Hail develops in most mid-latitude thunderstorms, often melting before reaching the ground. Severe hail is officially defined as being .75 inch or more in diameter -- or bigger than a dime. [A dime is slightly less than .75 inch across.] But even most hail which is technically "severe" measures an inch or less across -- too small to cause personal injury or serious property damage, except to crops (which can be destroyed even by very small, wind-driven hail).
On the other hand, extremely severe hailstones, like the ones below and at left, can total cars, ruin roofs, break windows, kill animals and seriously hurt or kill humans. The costliest thunderstorms in history have been supercells producing very large hail over metropolitan areas -- such as Fort Worth, TX, in 1995 and Sydney, Australia, in 1999. A hailstone of about this size killed a man in northern Ft. Worth, in the same thunderstorm which produced the downtown tornado in March 2000.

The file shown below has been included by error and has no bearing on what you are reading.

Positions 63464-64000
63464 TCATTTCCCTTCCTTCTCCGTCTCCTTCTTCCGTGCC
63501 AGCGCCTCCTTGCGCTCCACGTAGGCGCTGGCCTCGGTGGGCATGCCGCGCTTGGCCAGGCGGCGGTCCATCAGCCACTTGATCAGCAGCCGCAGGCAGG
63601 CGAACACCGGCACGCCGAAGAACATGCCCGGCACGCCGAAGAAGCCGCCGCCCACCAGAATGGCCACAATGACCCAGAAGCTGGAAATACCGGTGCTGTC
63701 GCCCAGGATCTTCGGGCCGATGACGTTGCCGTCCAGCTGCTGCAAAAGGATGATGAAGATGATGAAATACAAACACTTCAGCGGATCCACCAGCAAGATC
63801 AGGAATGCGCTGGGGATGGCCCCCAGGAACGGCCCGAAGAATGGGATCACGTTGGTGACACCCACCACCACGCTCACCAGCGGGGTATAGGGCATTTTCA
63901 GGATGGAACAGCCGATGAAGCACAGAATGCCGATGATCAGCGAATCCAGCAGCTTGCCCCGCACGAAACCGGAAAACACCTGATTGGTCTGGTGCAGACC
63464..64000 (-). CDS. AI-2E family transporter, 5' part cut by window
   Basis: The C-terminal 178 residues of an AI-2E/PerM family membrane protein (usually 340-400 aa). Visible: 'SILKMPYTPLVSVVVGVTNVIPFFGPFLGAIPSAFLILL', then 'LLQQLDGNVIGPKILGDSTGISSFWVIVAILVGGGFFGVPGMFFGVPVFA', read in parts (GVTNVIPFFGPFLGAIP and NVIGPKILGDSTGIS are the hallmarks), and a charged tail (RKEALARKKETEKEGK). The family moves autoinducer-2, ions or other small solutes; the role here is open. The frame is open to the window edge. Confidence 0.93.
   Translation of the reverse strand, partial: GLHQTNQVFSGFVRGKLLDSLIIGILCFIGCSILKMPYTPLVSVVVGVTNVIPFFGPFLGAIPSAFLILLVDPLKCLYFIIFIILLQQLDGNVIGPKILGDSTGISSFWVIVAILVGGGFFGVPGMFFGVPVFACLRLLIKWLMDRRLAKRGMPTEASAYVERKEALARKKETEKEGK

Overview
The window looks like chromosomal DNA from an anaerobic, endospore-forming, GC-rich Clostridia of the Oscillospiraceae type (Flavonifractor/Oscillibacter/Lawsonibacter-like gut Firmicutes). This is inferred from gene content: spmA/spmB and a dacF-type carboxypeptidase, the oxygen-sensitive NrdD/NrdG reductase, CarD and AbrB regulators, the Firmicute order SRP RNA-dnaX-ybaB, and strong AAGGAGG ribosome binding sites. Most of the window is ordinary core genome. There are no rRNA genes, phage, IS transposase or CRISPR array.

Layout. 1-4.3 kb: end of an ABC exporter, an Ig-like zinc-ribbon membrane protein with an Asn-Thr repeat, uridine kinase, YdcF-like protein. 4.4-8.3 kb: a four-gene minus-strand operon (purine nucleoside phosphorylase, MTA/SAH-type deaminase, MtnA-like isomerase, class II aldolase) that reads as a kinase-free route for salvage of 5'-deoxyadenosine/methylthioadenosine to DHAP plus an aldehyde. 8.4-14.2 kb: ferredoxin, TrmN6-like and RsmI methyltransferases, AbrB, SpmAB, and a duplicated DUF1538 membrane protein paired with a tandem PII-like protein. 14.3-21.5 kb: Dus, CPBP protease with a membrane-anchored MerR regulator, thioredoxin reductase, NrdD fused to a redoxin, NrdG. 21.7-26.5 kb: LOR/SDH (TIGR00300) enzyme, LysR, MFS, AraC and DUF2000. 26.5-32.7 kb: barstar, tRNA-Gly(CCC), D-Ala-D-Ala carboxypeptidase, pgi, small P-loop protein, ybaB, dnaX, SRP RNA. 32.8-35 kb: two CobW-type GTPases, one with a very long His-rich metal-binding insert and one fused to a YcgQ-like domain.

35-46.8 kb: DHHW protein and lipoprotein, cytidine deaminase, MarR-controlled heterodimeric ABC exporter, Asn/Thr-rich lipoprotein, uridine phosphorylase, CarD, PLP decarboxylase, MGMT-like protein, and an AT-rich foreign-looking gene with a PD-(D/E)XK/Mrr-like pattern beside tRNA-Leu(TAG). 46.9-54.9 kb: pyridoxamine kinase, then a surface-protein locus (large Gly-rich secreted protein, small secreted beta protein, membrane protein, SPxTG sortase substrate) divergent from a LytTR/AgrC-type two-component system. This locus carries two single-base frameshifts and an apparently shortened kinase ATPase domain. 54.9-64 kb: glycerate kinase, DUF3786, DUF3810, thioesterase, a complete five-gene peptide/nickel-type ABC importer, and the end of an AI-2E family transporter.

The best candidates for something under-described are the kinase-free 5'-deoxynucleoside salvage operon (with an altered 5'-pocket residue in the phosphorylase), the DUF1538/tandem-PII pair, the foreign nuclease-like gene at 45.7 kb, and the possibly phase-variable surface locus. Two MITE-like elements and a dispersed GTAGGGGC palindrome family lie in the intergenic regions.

Such giant hail falls from supercell thunderstorms. The rotation of a supercell's updraft dynamically strengthens the upward wind motion a great deal, helping to hold larger ice particles aloft for a longer time. The longer a hailstone can remain suspended in a growth region -- where supercooled liquid raindrops hit it and freeze on impact -- the bigger the hailstone will grow.
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